This year, one-third of all Americans 65 years old and older will experience a fall. Some will quickly brush off the dirt and go about their day, but others won’t be so lucky. The physical therapy profession has long been involved in fall-prevention efforts, guiding our seniors to ambulate safely, maintain mobility longer, and be more independent.
Falls rank among the top burdens on our healthcare system—with $34 billion shelled out for fall-related injuries in 2013 alone—and threaten the health of our nation. Falls land a member of our nation’s elderly population in the emergency department every 13 seconds, and every 20 minutes an older adult dies from fall-related trauma, reports a survey conducted by Carnegie Mellon University’s College of Engineering.
Moderate to severe injuries incurred during a fall can lead to further health declines and loss of independence among our seniors. A team approach with a solid foundation of communication is crucial to adequately prepare for the steady stream of baby boomers crossing the 65-year-old threshold. As part of a medical team, PTs are trained to identify each patient’s risk factors, provide education and preventive strategies, and address impairments. The biggest risk factors for a fall include balance/strength impairments, medication interactions, safety issues in the home and community, and visual impairments.
A new study published in The Journal of the American Geriatrics Society in February 2016 titled “Exercise and Fall Prevention: Narrowing the Research-to-Practice Gap and Enhancing Integration of Clinical and Community Practice,” reinforces the premise that falls are preventable with risk assessment and exercises that incorporate elements of balance, gait, and strength training. In fact, the study says, exercise has been shown to reduce the incidence of falls by up to 40%.
This could be music to the ears of U.S. adults who expressed concern in the Carnegie Mellon survey about an older parent falling, 54% of 1,900 participants to be exact. A PT exercise program to prevent falls among the elderly includes core strengthening, lower extremity resistance exercises and balance training.
The Journal of the American Geriatrics Society study also reveals some of the evidence-to-practice challenges in addressing this global public health crisis. Falls and their associated healthcare costs can be reduced by better integrating research on exercise intervention into clinical practice and community programs, the study says. As healthcare increasingly embraces prevention and wellness strategies, strong communication between physicians, physical therapists and other key stakeholders will help to capture our elders most at risk for falls. Education, risk assessment, evidence-based falls prevention classes in the community and skilled physical therapy interventions are the basis for a solid plan of attack.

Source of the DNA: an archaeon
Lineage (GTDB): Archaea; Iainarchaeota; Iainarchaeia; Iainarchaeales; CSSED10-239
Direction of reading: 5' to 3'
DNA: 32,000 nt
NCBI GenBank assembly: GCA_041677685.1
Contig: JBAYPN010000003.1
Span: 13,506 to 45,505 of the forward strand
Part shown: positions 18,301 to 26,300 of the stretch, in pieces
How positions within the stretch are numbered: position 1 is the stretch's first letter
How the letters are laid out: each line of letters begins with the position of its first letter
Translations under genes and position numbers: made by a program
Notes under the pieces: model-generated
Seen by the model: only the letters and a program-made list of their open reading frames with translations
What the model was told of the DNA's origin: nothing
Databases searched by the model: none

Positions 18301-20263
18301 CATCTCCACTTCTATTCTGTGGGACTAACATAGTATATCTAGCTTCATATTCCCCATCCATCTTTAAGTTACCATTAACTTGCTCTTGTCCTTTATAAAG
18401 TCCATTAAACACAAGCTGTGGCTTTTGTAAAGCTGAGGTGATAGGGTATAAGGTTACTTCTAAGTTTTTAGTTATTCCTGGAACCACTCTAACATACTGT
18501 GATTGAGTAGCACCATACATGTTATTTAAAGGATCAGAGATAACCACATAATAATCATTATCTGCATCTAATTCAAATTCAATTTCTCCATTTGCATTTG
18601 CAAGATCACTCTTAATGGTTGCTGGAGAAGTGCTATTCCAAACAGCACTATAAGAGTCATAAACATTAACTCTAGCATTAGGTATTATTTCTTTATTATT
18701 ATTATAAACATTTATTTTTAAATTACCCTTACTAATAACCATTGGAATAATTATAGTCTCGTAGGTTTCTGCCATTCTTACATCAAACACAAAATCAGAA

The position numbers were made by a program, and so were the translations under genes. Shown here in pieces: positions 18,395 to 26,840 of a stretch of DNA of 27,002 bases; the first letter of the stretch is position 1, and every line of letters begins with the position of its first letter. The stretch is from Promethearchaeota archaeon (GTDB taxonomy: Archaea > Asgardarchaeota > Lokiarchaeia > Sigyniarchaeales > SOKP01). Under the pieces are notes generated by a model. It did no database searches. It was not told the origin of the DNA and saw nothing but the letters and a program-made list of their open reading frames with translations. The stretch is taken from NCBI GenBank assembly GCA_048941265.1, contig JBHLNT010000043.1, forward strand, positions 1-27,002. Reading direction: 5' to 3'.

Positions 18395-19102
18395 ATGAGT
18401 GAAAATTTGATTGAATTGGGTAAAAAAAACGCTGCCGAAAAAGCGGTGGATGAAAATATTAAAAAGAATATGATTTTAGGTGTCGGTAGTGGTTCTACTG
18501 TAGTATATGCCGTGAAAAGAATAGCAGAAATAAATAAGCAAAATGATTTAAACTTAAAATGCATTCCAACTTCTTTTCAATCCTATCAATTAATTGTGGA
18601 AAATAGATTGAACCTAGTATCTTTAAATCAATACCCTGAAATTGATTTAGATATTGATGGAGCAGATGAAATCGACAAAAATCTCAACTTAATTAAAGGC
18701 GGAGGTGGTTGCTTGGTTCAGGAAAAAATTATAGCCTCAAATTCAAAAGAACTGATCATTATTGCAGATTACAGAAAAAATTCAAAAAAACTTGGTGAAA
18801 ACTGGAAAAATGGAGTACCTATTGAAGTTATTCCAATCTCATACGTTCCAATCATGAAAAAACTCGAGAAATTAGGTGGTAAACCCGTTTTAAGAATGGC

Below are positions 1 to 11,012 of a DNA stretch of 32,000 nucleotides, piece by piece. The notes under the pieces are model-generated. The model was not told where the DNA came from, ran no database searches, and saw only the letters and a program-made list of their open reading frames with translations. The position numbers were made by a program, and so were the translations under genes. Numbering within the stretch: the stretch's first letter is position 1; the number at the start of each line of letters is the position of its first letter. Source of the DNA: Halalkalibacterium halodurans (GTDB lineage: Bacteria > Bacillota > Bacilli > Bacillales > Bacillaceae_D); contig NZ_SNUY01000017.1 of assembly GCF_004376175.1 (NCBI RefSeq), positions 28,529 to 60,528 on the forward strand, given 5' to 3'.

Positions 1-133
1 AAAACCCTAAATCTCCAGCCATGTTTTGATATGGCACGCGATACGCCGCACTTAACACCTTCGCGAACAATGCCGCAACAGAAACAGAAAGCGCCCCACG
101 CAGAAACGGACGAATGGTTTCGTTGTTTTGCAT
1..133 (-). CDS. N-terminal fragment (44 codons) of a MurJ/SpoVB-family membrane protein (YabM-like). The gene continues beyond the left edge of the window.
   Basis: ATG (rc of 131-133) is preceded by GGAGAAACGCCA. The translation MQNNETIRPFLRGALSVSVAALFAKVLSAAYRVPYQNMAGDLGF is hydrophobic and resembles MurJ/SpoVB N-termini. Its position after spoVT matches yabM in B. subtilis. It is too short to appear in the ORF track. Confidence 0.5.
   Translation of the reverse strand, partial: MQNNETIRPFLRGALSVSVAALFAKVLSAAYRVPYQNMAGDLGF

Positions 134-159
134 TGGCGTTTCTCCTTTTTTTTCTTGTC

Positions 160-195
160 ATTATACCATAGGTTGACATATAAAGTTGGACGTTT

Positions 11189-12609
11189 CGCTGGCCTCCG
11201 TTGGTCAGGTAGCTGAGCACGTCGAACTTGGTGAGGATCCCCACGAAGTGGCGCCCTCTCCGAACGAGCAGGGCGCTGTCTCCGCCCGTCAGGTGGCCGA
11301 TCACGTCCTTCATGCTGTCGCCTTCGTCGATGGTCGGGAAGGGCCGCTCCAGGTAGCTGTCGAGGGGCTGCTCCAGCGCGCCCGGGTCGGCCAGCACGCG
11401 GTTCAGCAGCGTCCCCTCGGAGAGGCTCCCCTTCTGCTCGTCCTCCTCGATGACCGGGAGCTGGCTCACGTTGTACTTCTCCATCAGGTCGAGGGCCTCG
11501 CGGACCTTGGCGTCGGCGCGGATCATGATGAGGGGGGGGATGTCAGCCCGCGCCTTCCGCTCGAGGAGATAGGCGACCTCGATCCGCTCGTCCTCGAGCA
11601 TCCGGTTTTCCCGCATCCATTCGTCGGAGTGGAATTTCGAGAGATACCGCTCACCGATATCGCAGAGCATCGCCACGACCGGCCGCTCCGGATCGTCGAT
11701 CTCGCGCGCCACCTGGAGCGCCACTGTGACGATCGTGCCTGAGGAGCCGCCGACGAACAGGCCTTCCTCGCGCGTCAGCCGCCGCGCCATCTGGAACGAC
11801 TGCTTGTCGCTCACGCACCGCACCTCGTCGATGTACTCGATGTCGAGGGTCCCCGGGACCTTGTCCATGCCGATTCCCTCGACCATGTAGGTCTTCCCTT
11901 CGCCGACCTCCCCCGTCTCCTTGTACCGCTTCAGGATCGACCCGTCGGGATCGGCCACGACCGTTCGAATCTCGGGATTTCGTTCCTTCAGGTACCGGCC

About The Private Practice Section of the American Physical Therapy Association Founded in 1956, the Private Practice Section of the American Physical Therapy Association champions the success of physical therapist-owned businesses. Our members are leaders and innovators in the health care system. The American Physical Therapy Association (APTA) represents more than 85,000 physical therapists, physical therapist assistants and students of physical therapy nationwide. For more information, please visit www.ppsapta.org
The automobile industry recommends regular oil changes to keep your car running at its peak performance. Chances are that you adhere to the guidelines outlined in your car manual as closely as possible, and probably even have a favorite business nearby that performs the services.
Just like a car, the human body thrives on a tune up from time to time. People may not be born with maintenance and performance manuals, but we ought to follow the advice and guidelines of trusted medical sources. Members of the Private Practice Section of the American Physical
Therapy Association would like to see scheduling time with a physical therapist to treat and prevent injuries become as routine as going for an oil change.
Educated and trained in the movement and function of the human body, physical therapists help patients reduce pain, restore function, prevent disability and improve workout performance. Contrary to popular belief, the movement specialists don’t just want to see you when you’re sidelined with an injury. They’re also available to teach you exercises that prevent injuries and help you participate more fully in daily activities.
At In Home Therapy of Grand Rapids we prefer to see a person for balance and home safety prior to a fall/injury rather than after a person has a fall and injuries their self. It is easier to improve/correct your balance, strength or home safety before an injury occurs. However, like taking your car in for service after an accident, we will also treat you after an injury.
Just like oil changes are only one piece of a car’s maintenance schedule, physical therapy is part of an overall focus on health and wellness. According to recent research, lifestyle changes such as increased physical activity can have a significant impact on health. For example, being physically active can improve the health of patients with chronic diseases and lead to a better quality of life.
A car is an investment, one that needs to be protected by changing its fluids and otherwise making sure it performs well on the road. Going to physical therapy is one way to protect your biggest investment: Your health. Actively protecting your health improves your chances of living a long, active and productive life.